Philadelphia Employment Law News

Limerick Nuclear Plant Operator Fails Drug Test, Loses License

It's possible that random drug tests at work are more palatable now that professional athletes are consistently tested. Maybe you feel a little better about being checked after finding out that Lance Armstrong has been hounded for years and years after his multiple tour wins.

Like Armstrong, who was formally charged after all those years, an operator in the reactor control room of the nuclear plant in Limerick, Roger Devlin, was found to be under the influence of alcohol after a random drug test in July, according to the local Journal Record News Service. The test, given by Exelon Nuclear, was followed by a review of Devlin's activities during the day, which found no errors. Still, he was promptly removed from his duties, and a request was sent to the Nuclear Regulatory Commission for his operator's license to be revoked.

So can your boss make you take an on-the-job drug test as well?

Whether or not an employer can test you for drug use depends on whether you have the job or not. Before you're hired, your employer is allowed to request you take a drug test. These tests must be the same across all applicants.

If an employer is picking and choosing which job candidates get a drug test, it runs the risk of seeming discriminatory and could be grounds for a lawsuit. However, as long as there are policies in place about how the testing will be done, which drugs will be tested for, and what to do if someone tests positive, the employer is allowed to require the tests.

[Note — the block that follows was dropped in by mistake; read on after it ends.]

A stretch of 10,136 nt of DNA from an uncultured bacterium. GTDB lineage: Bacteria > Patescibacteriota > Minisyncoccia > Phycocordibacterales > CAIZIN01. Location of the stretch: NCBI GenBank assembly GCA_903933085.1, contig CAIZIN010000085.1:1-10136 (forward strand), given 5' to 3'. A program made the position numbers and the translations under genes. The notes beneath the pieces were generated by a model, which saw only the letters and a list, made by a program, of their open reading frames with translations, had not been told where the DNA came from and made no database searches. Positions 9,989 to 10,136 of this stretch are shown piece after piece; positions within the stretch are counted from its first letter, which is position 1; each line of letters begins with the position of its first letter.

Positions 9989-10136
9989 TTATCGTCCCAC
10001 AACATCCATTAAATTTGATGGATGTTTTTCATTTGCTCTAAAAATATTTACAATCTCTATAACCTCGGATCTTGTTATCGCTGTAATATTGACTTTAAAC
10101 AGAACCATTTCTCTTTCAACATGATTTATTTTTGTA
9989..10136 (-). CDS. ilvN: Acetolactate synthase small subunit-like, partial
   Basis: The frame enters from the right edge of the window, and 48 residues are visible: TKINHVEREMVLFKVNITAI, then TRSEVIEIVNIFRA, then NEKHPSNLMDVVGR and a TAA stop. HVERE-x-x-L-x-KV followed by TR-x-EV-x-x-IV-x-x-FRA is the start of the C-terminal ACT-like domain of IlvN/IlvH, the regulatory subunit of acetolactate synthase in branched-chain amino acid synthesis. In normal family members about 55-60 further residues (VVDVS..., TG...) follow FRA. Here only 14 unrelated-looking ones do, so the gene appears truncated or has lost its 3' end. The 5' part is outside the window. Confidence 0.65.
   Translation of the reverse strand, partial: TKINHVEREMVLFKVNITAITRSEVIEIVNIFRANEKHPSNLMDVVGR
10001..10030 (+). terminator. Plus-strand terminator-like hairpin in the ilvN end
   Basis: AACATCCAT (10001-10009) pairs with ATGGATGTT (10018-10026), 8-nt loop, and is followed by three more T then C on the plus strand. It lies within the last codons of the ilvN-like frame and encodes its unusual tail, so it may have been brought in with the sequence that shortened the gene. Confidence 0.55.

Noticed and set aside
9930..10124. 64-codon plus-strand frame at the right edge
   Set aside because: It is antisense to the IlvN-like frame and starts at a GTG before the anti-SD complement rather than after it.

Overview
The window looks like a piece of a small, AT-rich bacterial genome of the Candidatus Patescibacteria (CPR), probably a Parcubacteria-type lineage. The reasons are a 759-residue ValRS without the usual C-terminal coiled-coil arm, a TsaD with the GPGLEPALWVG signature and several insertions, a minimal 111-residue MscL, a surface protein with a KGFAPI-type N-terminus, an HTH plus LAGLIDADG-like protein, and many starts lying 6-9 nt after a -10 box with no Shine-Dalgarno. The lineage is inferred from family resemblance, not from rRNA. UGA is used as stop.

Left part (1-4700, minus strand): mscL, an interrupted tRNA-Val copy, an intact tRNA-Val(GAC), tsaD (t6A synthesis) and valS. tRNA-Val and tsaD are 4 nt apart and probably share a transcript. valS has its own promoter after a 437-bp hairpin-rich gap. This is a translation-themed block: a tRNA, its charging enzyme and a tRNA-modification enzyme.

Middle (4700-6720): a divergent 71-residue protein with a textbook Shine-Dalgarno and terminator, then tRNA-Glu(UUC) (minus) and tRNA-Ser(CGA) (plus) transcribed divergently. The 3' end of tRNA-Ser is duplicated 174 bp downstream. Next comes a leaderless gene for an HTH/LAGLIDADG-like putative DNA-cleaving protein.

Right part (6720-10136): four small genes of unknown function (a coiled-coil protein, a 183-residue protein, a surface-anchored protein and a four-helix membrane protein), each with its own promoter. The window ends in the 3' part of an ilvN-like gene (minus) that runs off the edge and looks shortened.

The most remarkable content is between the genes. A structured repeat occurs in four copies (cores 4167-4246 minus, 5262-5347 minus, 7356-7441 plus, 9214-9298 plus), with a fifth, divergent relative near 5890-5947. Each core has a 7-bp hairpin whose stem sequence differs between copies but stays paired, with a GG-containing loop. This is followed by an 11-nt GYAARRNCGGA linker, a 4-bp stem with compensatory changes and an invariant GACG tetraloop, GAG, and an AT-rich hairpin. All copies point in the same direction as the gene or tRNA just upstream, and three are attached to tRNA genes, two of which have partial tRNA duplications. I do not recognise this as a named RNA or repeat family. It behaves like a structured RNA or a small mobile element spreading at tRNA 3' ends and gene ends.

But once you are hired, things change. You can't be randomly drug tested unless the employer had a legitimate reason to do so. These reasons include employees being involved in workplace accidents, the job requiring significant safety standards, or reasonable suspicion that the employee is abusing drugs.

Also, if you are a federal employee, the Drug-Free Workplace Act requires that all federal employees and federal contractors be subject to a drug-testing policy. So if you are looking for a job at the post office, know that you will be tested before being hired, and likely tested again once employed.

With regards to Roger Devlin's drug test, running a nuclear control room is a huge responsibility that requires the utmost safety. That's why Exelon likely had the right to drug test him. Devlin has not challenged the findings, the Journal Register News Service reports.

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